Treehouse owners mount a new plea to Fla. Supreme Court

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A jaguar and other wildlife replicas Dec. 30 decorate the treehouse built in an Australian pine tree on the beachfront by the owners of the residence and four adjacent vacation rental properties at 103 29th St., Holmes Beach. Islander Photo: ChrisAnn Allen
Treehouse owner Lynn Tran pleads her case Jan. 7, 2020, before 12th Circuit at the Manatee County Judicial Center in Bradenton. Islander File Photo: Chris-Ann Allen

They are taking it to the top.

Again.

And not the treetops.

A treehouse — built without a permit in Holmes Beach in 2011 — still has four pending lawsuits in various courts spanning nearly 10 years and the owners are attempting to move up the legal fight.

“I give them a lot of credit for being persistent,” attorney Jay Daigneault, of the Trask, Daigneault, firm in Clearwater, representing the city in this case, said Dec. 30, 2020, in response to their most recent filing with the Florida Supreme Court.

Owners Richard Hazen and Huong Lynn Tran filed a petition for writ of certiorari with the state’s high court Dec. 29 in another attempt to keep their treehouse from being removed by the city.

The petition, an appeal, cites earlier cases that were denied hearings, stating that the 11th Circuit Court “already set itself apart” from accepting results of similar cases and “petitioners pray that this court grants their petition for writ of certiorari.”

The writ requests that the Supreme Court order a lower court to send up the court record for review.

Meanwhile, the city issued a code violation Dec. 29, 2020, citing the treehouse owners with operating an unregistered rental as part of the other four vacation rentals on the property.

According to city code compliance director JT Thomas, $95,600 in fines is due to the city and must be paid for a vacation rental certificate to be viable.

The issuance of a vacation rental certificate is predicated on the property owners maintaining good standing with the city.

Tran and Hazen will be cited $500 per day if they continue to provide short-term rentals on the property, a vacation accommodation named Angelino’s Sea Lodge.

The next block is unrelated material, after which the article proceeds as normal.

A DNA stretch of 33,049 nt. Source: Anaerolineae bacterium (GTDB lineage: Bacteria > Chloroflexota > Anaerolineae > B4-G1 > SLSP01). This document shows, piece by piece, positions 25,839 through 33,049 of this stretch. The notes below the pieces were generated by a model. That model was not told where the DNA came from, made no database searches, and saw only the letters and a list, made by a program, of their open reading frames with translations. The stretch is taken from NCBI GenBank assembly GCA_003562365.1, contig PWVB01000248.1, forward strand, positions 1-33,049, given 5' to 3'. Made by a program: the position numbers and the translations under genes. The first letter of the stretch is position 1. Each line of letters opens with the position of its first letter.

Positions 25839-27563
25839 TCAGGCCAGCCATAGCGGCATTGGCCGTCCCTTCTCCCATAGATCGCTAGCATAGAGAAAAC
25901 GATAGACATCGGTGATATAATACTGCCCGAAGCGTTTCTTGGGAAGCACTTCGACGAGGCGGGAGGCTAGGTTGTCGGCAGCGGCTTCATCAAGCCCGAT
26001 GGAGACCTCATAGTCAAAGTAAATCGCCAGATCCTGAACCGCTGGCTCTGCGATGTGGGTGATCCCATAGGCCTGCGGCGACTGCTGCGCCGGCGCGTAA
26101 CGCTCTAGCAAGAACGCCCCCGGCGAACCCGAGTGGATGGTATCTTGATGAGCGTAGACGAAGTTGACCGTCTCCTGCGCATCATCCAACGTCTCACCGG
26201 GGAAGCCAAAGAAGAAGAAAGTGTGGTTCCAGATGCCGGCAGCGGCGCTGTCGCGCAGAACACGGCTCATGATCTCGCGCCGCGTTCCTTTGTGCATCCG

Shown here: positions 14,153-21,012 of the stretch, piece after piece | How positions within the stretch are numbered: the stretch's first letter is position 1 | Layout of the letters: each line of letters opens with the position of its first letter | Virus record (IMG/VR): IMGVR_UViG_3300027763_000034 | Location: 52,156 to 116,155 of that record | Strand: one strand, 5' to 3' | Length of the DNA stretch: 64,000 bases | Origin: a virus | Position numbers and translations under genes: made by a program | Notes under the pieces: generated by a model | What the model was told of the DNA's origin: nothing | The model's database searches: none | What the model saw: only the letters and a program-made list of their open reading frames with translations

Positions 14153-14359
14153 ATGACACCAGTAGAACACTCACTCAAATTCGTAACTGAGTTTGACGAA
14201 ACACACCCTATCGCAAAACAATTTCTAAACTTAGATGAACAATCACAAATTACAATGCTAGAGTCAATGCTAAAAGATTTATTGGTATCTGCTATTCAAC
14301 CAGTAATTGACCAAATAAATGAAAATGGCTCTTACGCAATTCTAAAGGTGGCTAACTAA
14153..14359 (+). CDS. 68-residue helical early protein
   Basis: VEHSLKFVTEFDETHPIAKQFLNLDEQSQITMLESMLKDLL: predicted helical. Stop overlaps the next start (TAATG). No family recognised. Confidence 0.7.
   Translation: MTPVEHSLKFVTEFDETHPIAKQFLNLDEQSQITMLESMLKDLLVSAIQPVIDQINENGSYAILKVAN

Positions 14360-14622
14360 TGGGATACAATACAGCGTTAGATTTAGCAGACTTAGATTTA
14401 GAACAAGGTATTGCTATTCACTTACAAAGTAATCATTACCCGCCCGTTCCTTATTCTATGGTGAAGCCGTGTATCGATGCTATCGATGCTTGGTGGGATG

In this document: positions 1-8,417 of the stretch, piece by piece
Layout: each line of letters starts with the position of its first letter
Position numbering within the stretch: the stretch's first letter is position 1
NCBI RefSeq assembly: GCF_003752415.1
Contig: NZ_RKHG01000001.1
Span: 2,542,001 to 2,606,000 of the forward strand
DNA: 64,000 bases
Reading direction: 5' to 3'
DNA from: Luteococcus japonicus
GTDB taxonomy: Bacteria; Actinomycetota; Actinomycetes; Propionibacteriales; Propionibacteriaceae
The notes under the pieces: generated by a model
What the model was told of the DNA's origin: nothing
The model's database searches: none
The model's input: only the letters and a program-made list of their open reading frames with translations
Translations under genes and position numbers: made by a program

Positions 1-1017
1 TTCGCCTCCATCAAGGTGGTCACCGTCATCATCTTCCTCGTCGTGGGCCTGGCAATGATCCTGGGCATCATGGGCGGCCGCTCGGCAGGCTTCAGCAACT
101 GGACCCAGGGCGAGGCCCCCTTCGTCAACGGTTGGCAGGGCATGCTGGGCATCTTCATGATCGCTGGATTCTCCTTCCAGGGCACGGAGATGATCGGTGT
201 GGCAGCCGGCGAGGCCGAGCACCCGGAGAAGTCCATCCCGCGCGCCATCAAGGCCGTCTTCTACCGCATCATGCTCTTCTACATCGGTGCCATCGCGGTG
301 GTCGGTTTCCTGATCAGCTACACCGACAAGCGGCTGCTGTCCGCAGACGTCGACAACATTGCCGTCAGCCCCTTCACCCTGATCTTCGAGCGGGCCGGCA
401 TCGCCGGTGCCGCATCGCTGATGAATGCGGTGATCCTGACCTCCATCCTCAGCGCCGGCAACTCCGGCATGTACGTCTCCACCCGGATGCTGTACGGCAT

Daigneault said they went to the Supreme Court because it is the state’s “court of last resort.”

The writ reads much like the other pro se — lacking an attorney — filings, with incomplete and jumbled statements that distort the case background.

“This is largely gibberish, but this is one way to get what they want,” he said, adding that the Supreme Court has no requirement to review such cases and hears only about 2.5% of those that come before it.

“The fact of the matter is that the treehouse needs to come down,” he said. “And it is going to come down at some point. The question is when.”

The couple previously sought a hearing on a constitutional claim with the U.S. Supreme Court — after being denied hearings in the appeal courts after a civil court ruling on a petition for a vote by the Holmes Beach electorate was declined due to state law. The court declined to hear the case without comment.

Attempts to contact Tran and Hazen Dec. 29 were unanswered.

One thought on “Treehouse owners mount a new plea to Fla. Supreme Court

  1. Edi

    Know when to say "Yes, I'm a lawbreaker; and move on!" This tree house, built against approval, needs to go. How much more can Holmes Beach pay for attorney fees? I'm over opening this paper and reading about an issue that started years ago. If it was legal to build a treehouse on beach property, we'd ALL do it.

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